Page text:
by Ben Seeley ’14
Sometimes it’s the case that routine morphs into custom, and self-reflection drifts off into the wind. That’s not to say the routine didn’t serve its purpose or have its day–rather, that we’ve rethought our strategy, opened ourselves to the reality of the situation, and amended the routine to better reflect our condition. So let’s apply that to our winter’s most existential dread: the tragedy of semester exams.
This tragedy poses an optimistic prospect in theory: finals after break is conducive to *more time, more studying, and more A’s*, right? But tragically that’s not the case. So being the honest, pragmatic Ignatians we are, let’s reconsider the merits of the post-break final–namely in terms of real-world time, study, and outcome.
Any high school student can attest to the truth that the myriad free time over winter break is more commonly spent under a pillow than at a desk, and with a hot chocolate–not a pen–in hand. That’s just how it is. Irrational as it is to spend time on trivia and not academia, the still-developing frontal lobes of teens know no better. That’s why we ought to hate the game, not the player. Let’s conform the schedule to the student and not vice versa.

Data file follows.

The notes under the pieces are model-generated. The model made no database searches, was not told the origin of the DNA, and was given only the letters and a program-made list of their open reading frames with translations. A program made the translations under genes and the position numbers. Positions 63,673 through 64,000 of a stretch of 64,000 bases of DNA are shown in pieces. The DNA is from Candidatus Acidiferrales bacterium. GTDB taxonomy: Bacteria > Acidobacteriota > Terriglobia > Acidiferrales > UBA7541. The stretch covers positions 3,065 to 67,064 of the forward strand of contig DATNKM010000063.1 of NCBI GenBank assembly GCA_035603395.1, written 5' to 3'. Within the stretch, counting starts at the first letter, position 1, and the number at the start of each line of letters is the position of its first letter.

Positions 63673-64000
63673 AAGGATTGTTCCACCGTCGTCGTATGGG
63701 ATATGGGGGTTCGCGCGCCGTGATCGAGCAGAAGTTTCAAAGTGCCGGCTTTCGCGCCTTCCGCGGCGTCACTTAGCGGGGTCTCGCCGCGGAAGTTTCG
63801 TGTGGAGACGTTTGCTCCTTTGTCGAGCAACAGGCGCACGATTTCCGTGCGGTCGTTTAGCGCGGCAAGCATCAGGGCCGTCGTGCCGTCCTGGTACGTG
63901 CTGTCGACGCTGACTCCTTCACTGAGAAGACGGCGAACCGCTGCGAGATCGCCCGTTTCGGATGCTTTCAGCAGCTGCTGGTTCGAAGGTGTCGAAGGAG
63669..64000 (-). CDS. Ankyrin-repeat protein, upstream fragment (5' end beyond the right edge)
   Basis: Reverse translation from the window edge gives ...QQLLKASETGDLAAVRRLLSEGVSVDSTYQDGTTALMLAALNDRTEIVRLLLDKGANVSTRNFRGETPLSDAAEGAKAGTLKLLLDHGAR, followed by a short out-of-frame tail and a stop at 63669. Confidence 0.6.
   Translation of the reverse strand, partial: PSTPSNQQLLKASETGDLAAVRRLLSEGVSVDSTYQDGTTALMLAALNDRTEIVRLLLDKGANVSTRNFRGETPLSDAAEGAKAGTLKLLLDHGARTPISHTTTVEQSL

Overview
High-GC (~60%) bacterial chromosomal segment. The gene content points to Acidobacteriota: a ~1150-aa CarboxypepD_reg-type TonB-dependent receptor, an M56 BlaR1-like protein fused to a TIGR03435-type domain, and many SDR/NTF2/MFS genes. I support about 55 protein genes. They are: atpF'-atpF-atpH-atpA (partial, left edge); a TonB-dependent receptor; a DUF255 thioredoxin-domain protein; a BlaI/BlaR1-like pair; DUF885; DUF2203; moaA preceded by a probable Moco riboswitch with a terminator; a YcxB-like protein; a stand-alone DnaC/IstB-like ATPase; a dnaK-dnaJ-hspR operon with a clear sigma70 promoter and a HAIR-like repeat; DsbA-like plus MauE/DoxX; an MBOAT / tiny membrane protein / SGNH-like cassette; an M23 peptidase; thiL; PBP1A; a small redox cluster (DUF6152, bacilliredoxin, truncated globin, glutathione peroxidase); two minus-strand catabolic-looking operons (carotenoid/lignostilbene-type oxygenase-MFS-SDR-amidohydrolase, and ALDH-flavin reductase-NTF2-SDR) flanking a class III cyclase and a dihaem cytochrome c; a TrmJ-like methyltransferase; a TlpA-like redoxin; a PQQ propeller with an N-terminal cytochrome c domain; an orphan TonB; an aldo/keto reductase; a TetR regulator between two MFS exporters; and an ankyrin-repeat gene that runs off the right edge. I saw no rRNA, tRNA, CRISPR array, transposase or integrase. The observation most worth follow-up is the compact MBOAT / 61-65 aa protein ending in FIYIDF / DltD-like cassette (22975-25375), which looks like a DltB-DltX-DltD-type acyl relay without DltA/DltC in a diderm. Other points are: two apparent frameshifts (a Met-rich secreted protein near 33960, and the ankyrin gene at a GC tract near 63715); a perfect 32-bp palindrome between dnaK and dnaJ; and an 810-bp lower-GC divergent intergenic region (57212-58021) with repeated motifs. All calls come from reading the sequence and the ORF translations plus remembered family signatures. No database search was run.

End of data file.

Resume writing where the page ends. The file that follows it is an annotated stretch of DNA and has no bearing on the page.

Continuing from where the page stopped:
Now onto the very issue of study. As central as the notion of course review is to our pedagogical paradigm, it raises a philosophical predicament of sorts: should the grade received on a final be a testament to devotion to the final, or devotion to the course? Any serious educator would side with the latter, despite what the process becomes in practice. The opportunity for “binge-study” that a pre-final break provides just corrupts otherwise effective instruction.
Ultimately, winter break ends up serving as a counterintuitive crutch for many students and their grades; if two weeks of empty review time lay just before the exam, there isn’t much use in devoting oneself until it counts. In other words education transforms into a matter of ends over means, in which active study and enrichment are foregone for last-minute, transient processing. One student may ace his or her post-break final, but what about the student who already went into break with an A? And lost it on exam day due to using his holiday for its intended purpose to relax?
Such a case shouldn’t have to be a concern.
All in all, the only tangible obstacle to such a scheme is the inequity of the two semesters–that second semester would be a month longer than first. But when you think about it, a lack of symmetry between semesters poses very little threat to the educational system considering the several methods of adjustment.(For example, second semester could end in May and be followed by a monthlong term encouraging reflection or service or independent study.) Time should be a factor of our instruction, not the determinant.
So let’s question the routine. Let’s create a new tradition. And let’s create a holiday break that functions as a holiday should, celebratory of overcome adversity and optimistic for the undiscovered mystery–and not relentless review–ahead in the New Year.